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Gender Pronouns

Gender Pronouns and Why They Matter

Gender-specific & gender-neutral pronouns

(Source: The 519)

What is a pronoun?

  • A pronoun is a word that is used instead of a noun or noun phrase. Pronouns refer to either a noun that has already been mentioned or to a noun that does not need to be named specifically. The most common pronouns are the personal pronouns, which refer to the person or people speaking or writing (first person), the person or people being spoken to (second person), or other people or things (third person). (Source: Merriam Webster)

What are some commonly used pronouns?

  • She, her, hers and he, him, his are the most commonly used pronouns. Some people call these “female/feminine” and “male/masculine” pronouns, but some choose not to use these labels because they do not identify as female/feminine, male/masculine, or for socially just reasons. A gender-neutral or gender-inclusive pronoun is a pronoun that is not gender-specific. Some languages, including English, do not have gender-neutral or third gender pronouns and instead “he/his” and “she/hers” are typically used when referring to a generic individual in the third person. People who are limited by languages that do not include gender-neutral pronouns have attempted to create them, in the interest of greater equality. (Source: Middlebury College)

Why is it important to respect people's pronouns?

  • When someone is referred to by the wrong pronoun, it can make them feel disrespected, invalidated, dismissed, or alienated. Asking and correctly using someone’s preferred pronoun is one of the most basic ways to show your respect for their gender identity and to cultivate an environment that respects all gender identities. Making a commitment to this action sets an example for our community. (Source: Middlebury College)

What if I make a mistake?

  • Everyone makes mistakes sometimes. If you use the wrong pronoun, apologize, correct it, and then move on. If you realize your mistake after the fact, apologize in private and move on. Avoid continually talking about how bad you feel for making the mistake, because it could make the person feel like they need to console you and/or create uncomfortable or unsafe environments for them if others are not aware of differences between their preferred and legal name/pronoun. (Source: Middlebury College)

History of Gender Inclusive Pronouns

Native English Pronouns

  • “Ou, a”: Native English Gender-Neutral Pronouns. According to Dennis Baron’s Grammar and Gender:
In 1789, William H. Marshall records the existence of a dialectal English epicene pronoun, singular ou : "'Ou will' expresses either he will, she will, or it will." Marshall traces ou to Middle English epicene a, used by the fourteenth-century English writer John of Trevisa, and both the OED and Wright's English Dialect Dictionary confirm the use of a for he, she, it, they, and even I.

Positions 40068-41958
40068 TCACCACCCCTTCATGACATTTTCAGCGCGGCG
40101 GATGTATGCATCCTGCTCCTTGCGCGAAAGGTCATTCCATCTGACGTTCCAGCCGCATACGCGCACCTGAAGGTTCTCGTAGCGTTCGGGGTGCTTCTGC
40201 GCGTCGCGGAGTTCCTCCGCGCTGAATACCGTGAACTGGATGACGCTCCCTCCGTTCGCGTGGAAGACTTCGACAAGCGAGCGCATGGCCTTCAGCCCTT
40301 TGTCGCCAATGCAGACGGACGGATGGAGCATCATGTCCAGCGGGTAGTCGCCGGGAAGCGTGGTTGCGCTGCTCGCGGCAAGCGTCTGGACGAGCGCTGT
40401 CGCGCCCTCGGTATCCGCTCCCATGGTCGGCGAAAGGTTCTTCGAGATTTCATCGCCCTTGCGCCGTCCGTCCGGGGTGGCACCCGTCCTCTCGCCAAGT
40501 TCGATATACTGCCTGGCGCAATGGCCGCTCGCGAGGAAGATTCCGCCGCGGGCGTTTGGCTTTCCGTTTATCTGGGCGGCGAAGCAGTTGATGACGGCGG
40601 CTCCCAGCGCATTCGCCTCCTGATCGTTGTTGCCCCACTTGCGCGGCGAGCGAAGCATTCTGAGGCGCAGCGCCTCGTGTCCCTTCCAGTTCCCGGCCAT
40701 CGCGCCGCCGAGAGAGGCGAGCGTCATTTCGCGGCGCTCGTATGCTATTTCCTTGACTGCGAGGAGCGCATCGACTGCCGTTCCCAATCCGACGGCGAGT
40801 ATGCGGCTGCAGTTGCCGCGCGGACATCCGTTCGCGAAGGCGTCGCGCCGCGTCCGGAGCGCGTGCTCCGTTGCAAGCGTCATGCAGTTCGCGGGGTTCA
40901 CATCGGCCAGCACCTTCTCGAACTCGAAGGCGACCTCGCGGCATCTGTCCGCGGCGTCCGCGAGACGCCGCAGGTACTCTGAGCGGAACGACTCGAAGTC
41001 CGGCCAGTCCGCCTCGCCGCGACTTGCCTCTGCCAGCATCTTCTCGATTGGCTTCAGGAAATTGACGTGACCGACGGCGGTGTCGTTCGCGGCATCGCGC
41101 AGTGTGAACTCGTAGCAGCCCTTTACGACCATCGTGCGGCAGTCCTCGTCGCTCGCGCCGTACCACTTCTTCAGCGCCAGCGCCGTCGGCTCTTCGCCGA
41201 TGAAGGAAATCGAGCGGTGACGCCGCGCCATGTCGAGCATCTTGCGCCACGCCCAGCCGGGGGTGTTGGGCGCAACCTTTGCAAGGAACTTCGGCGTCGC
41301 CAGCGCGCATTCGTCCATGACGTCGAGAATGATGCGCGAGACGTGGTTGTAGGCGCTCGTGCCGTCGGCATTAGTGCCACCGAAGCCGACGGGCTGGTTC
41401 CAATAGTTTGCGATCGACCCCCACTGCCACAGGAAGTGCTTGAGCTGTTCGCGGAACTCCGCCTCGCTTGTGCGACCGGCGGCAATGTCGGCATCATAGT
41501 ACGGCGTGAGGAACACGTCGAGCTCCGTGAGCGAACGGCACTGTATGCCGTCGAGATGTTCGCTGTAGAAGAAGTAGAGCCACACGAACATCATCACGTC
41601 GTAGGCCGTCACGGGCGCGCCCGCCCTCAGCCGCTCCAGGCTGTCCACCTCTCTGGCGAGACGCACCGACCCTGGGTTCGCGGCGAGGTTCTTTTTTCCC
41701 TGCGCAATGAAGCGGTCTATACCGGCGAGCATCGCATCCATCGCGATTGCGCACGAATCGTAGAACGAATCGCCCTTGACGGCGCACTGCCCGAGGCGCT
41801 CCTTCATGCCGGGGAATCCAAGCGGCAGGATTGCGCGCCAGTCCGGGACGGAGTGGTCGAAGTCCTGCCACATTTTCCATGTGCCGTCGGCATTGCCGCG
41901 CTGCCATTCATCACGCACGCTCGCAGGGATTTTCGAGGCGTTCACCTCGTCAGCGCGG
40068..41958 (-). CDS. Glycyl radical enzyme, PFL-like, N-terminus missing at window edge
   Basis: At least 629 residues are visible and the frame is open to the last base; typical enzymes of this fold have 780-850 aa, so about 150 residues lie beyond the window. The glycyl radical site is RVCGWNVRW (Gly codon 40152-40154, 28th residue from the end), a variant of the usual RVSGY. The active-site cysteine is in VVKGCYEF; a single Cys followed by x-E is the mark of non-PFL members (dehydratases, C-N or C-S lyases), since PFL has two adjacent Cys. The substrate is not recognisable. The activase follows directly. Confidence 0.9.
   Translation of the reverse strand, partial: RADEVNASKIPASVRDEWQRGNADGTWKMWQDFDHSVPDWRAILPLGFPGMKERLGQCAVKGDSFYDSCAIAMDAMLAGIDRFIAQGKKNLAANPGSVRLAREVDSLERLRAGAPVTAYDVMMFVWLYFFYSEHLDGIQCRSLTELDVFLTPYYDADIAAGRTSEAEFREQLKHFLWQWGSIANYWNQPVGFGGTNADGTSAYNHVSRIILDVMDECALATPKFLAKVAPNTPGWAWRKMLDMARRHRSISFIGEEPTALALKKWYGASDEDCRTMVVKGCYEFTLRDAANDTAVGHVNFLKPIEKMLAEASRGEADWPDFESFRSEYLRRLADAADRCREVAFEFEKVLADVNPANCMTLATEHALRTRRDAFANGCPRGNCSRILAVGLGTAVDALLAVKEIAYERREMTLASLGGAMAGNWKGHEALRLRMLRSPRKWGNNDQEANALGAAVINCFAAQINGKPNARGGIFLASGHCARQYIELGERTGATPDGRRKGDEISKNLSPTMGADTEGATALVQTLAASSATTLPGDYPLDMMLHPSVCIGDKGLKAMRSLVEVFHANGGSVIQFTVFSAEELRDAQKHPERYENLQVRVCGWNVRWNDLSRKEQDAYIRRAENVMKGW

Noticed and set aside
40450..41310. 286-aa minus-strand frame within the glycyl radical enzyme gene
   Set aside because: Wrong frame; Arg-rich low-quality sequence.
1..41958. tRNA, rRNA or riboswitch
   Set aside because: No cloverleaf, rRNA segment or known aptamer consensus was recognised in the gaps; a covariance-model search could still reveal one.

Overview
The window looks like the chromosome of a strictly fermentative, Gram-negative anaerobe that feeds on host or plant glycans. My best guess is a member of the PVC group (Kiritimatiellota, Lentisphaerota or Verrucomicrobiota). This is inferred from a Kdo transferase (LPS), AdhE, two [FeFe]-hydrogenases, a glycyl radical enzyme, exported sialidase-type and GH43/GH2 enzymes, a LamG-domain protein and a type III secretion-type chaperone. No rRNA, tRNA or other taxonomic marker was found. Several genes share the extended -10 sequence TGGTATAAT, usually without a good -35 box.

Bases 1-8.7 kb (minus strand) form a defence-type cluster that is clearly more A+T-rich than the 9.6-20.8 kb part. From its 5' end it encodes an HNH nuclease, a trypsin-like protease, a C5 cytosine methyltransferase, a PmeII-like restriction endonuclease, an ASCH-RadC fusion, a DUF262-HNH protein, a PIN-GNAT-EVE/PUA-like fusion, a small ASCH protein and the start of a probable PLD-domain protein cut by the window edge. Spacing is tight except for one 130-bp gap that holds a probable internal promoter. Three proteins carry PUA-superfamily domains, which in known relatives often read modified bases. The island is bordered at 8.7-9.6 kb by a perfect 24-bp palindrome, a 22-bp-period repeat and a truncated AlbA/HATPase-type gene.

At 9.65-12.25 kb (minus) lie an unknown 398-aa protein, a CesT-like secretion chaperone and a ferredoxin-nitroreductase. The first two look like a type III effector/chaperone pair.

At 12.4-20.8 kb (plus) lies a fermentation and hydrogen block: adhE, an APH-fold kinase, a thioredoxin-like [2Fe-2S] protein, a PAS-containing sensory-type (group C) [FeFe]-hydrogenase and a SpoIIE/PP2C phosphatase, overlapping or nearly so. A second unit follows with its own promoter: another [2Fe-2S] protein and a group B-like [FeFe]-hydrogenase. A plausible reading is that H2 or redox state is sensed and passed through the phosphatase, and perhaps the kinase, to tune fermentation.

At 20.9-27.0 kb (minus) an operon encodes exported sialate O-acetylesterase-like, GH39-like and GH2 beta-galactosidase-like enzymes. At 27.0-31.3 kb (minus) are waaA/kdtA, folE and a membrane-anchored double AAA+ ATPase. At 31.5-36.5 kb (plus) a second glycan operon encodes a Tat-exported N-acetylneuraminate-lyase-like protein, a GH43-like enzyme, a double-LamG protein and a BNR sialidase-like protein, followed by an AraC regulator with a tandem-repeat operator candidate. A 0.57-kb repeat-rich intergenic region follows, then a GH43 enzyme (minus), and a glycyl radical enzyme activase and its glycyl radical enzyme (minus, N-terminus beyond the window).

The dialectal epicene pronoun a is a reduced form of the Old and Middle English masculine and feminine pronouns he and heo. By the twelfth and thirteenth centuries, the masculine and feminine pronouns had developed to a point where, according to the OED, they were "almost or wholly indistinguishable in pronunciation." The modern feminine pronoun she, which first appears in the mid twelfth century, seems to have been drafted at least partly to reduce the increasing ambiguity of the pronoun system....
  • Baron goes on to describe how relics of these sex-neutral terms survive in some British dialects of Modern English, and sometimes a pronoun of one gender might be applied to a person or animal of the opposite gender. (Source: LGBTQ+ Resource Center)

"One"

  • In 1770, Robert Baker suggested use of “one, ones” instead of “one, his”, since there was no equivalent “one, hers”. Others shared this sentiment in 1868, 1884, 1979, and even now. Others throughout this period disagreed, finding it too pedantic. (Source: LGBTQ+ Resource Center)

“His or Her” vs. Singular “They”​

  • Around 1795, the language authorities Lindley Murray, Joseph Priestly, and Hugh Blair, amongst others, campaigned against pronoun irregularities in pronoun use, such as lack of agreement in gender and number. Without coining words, this can only be done in the third person singular by use of compound terms like “his or her”. Grammarians in 1879, 1922, 1931, 1957, and the 1970s have accepted “they” as a singular term that could be used in place of “he” or “he or she”, though sometimes limiting it to informal constructions. Others in 1795, 1825, 1863, 1898, 1926, and 1982 argued against it for various reasons. And whatever the grammarians might argue, people have been using the singular “they” for about the last 600 years, though (as mentioned earlier) it can only be applied in certain cases. If new gender-neutral pronouns are not adopted, i’m sure that singular “they” will still be a point of contention for centuries to come. For further information on the use of singular “their” throughout the centuries, see the large body of information that Henry Churchyard has compiled on the subject. (Source: LGBTQ+ Resource Center)